1. Bunyan the man, as 17th-century non-conformist writer writing the speaker into being;
2. Bunyan’s speaker, the man who writes his dream;
3. Christian, the protagonist of that dream, and his physical journey through his world;
4. The Biblical symbols (rags, burden, book, etc) as objects in Christian’s world; and
5. The meaning behind those symbols.
Every stage of Progress involves some combination of those levels of meaning, and while Bunyan himself shouldn’t be counted as an active participant within the novel he writes – except for the fact that he’s writing it – his real-life struggles are clearly reflected in the journeys of Christian and his companions.
So how does Bunyan manage his message across so many planes of textual meaning? C.S. Lewis offers a useful explanation, arguing that the primacy of Bunyan’s imagery in describing Christian’s plight is what makes the allegory so resonant to its readers: “All depends on respecting the rights of the vehicle, in refusing to allow the least confusion between the vehicle and its freight.” This is especially clear when Christian visits the house of the Interpreter, who shows him a series of pictures and rooms meant to instruct him in the dangers of straying away from the faith:
Then I saw in my dream, that the Interpreter took Christian by the hand, and led him into a place where was a fire burning against a wall, and one standing by it, always casting much water upon it, to quench it; yet did the fire burn higher and hotter.
Then said Christian, What means this?
The Interpreter answered, This fire is the work of grace that is wrought in the heart; he that casts water upon it, to extinguish and put it out, is the devil: but in that thou seest the fire, notwithstanding, burn higher and hotter, thou shalt also see the reason of that. So he had him about to the back side of the wall, where he saw a man with a vessel of oil in his hand, of the which he did also continually cast (but secretly) into the fire….This is Christ, who continually, with the oil of his grace, maintains the work already begun in the heart; by the means of which, notwithstanding what the devil can do, the souls of his people prove gracious still. And in that thou sawest that the man stood behind the wall to maintain the fire; this is to teach thee, that it is hard for the tempted to see how this work of grace is maintained in the soul.
Understanding the necessity of maintaining one’s faith in God might not have been easy for Bunyan’s contemporary readers to do, but anyone would know the image of an oil fire burning brighter and brighter. That immediate metaphor for conviction, piety, and grace bridges all five levels of the text, with the mention of Christ hearkening to 2 Corinthians 12:9 (link in quote). From Bunyan as writer (1) to Bunyan’s speaker’s dream (2), we move into the level of Christian’s conversation with the Interpreter (3), then to the level of the actual fire (4) and finally to the semantic or symbolic level (i.e., what the fire ‘means’, 5) – again, all within the same passage. Most importantly, to borrow from Lewis and Coleridge, the fire invokes an “abstract notion” – faith – in a universal, natural image, thereby linking the material world to the Christian spiritual realm. Whether or not you choose to believe in the ‘real’ existence of the latter, Bunyan’s metaphor demonstrates that reality and the creative imagination are nevertheless fundamentally linked by text, and that is where the power of allegory shines through (among many other moments) in the novel.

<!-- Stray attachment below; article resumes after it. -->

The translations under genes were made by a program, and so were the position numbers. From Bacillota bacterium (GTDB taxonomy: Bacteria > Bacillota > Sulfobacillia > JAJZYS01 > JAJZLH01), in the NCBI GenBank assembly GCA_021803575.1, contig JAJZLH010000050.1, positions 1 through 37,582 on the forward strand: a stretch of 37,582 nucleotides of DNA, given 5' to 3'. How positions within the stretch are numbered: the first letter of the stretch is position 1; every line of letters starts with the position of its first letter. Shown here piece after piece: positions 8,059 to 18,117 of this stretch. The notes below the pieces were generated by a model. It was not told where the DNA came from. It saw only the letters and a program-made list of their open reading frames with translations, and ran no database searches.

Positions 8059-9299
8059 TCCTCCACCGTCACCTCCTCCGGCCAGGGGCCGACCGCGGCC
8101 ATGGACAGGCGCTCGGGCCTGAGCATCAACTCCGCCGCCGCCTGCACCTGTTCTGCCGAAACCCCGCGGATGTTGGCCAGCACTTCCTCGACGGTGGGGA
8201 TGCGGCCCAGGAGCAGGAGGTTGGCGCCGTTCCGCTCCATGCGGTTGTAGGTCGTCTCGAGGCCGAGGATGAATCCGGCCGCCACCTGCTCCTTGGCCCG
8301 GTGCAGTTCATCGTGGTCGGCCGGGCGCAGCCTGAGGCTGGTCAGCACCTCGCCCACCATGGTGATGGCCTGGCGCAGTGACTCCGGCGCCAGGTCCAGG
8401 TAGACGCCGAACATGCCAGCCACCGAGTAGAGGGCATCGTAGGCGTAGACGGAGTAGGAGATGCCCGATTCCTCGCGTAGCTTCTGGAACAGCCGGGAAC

Northrop Frye (remember him?) once remarked that “Motive for Metaphor” that “[t]he motive for metaphor, according to Wallace Stevens, is a desire to associate, and finally to identify, the human mind with what goes on outside it, because the only genuine joy you can have is in those rare moments when you feel that although we may know in part, as Paul says, we are also a part of what we know.” Bunyan might not have been thinking in the same terms as he wrote The Pilgrim’s Progress, but I think he would have taken the same delight in conjuring his protagonist’s journey. Certainly his “dream” is one that exemplifies the power of allegory and its role in the creative imagination.
All images taken from Wikimedia Commons. Thanks also to W.R. Owens’ Introduction to the Oxford Edition of The Pilgrim’s Progress.